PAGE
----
Pair of Miyao-Style Vases with Shoki and Oni, Japanese Master

Japanese master

Pair of Miyao-Style Vases with Shoki and Oni

Late 19th century, Meiji period (1868-1912)


Each vase with a baluster body supported on a spreading foot and rising to a gently waisted neck with flat everted rim, the shoulder with two long handles issued from baku heads, the exterior carved in high and sunken (shishiaibori) relief, inlaid in iro-e takazogan and hirazogan, and engraved in katakiri and kebori, with bamboo-framed panels surrounded by two snakes flanking a toad above and a snail below – an impressive example of the sansukumi motif. Each panel shows a different but complementary design, on one vase depicting a proudly standing Shoki holding his sword in one hand and extending the other, with a long-tailed pheasant amid chrysanthemums under a gnarled pine tree to the back; and on the other three oni depicted in different attitudes, one of them fighting back against the demon queller, the back with two long-tailed pheasants perched on a craggy rock. The body is further decorated with bamboo leaves, mushrooms, and leaves, the neck and foot with formalized bands.

HEIGHT each 30.5 cm
WEIGHT each 4.7 kg

The present pair of vases, impressively cast, finely carved in high and sunken relief, and masterfully inlaid in both hirazogan and takazogan, was clearly made by an extremely talented metalworker. The inspired use of inlays makes an attribution to the workshop of Miyao Eisuke reasonable. Although most often associated with large-scale bronze figures of samurai, the Miyao Company also manufactured or dealt in a wide range of craft goods including Shibayama-work panels and ivory figures. Apparently based first in Yokohama and then, after about 1890, in Nihonbashi-ku, Tokyo, the company is first recorded at the second Naikoku Kangyo Hakurankai (National Industrial Exposition) where Miyao Eisuke collaborated with the bronze caster Momose Sozaemon in the production of a bronze figure of seven drunken shojo.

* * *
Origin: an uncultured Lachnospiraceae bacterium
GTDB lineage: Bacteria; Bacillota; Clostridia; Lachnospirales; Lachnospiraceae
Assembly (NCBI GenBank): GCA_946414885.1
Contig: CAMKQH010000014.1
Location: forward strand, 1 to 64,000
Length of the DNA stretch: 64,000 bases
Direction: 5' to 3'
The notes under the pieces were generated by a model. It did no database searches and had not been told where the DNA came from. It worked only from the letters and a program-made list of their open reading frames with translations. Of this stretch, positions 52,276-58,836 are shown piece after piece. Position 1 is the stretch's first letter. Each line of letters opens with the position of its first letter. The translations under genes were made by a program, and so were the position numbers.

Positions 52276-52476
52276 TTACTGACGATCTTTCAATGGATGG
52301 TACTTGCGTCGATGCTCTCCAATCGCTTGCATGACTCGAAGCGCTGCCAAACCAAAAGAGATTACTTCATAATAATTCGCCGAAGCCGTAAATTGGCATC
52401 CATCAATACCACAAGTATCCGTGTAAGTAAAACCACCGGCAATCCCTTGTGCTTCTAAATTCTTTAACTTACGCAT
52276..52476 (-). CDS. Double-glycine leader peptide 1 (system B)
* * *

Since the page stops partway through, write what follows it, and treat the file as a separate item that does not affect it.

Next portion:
The combination of snake, frog, and snail (or slug) constitutes the sansukumi motif. Sansukumi translates to ‘the three who are afraid of one another’. The three animals are in a state of mutually assured destruction: the snake will consume the frog, however the frog has already eaten a poisonous snail, so the snake must perish as well. This motif is connected to sansukumi-ken, a category of Japanese hand games played by using three hand gestures. The oldest sansukumi-ken game is mushi-ken, a game originally from China. In mushi-ken, the ‘frog’ represented by the thumb wins against the ‘slug’ represented by the pinkie finger, which, in turn defeats the ‘snake’ represented by the index finger, which wins against the ‘frog’. Although this game was imported from China, the Japanese version differs in the animals represented. In adopting the game, the original Chinese characters for centipede or millipede were apparently confused with the characters for the ‘slug’. The centipede was chosen because of the Chinese belief that the centipede was capable of killing a snake by climbing and entering its head. One of the few surviving sansukumi-ken games is jan-ken, which was brought to the West in the 20th century as rock paper scissors.


Private collection, Japan
Private collection, Zürich

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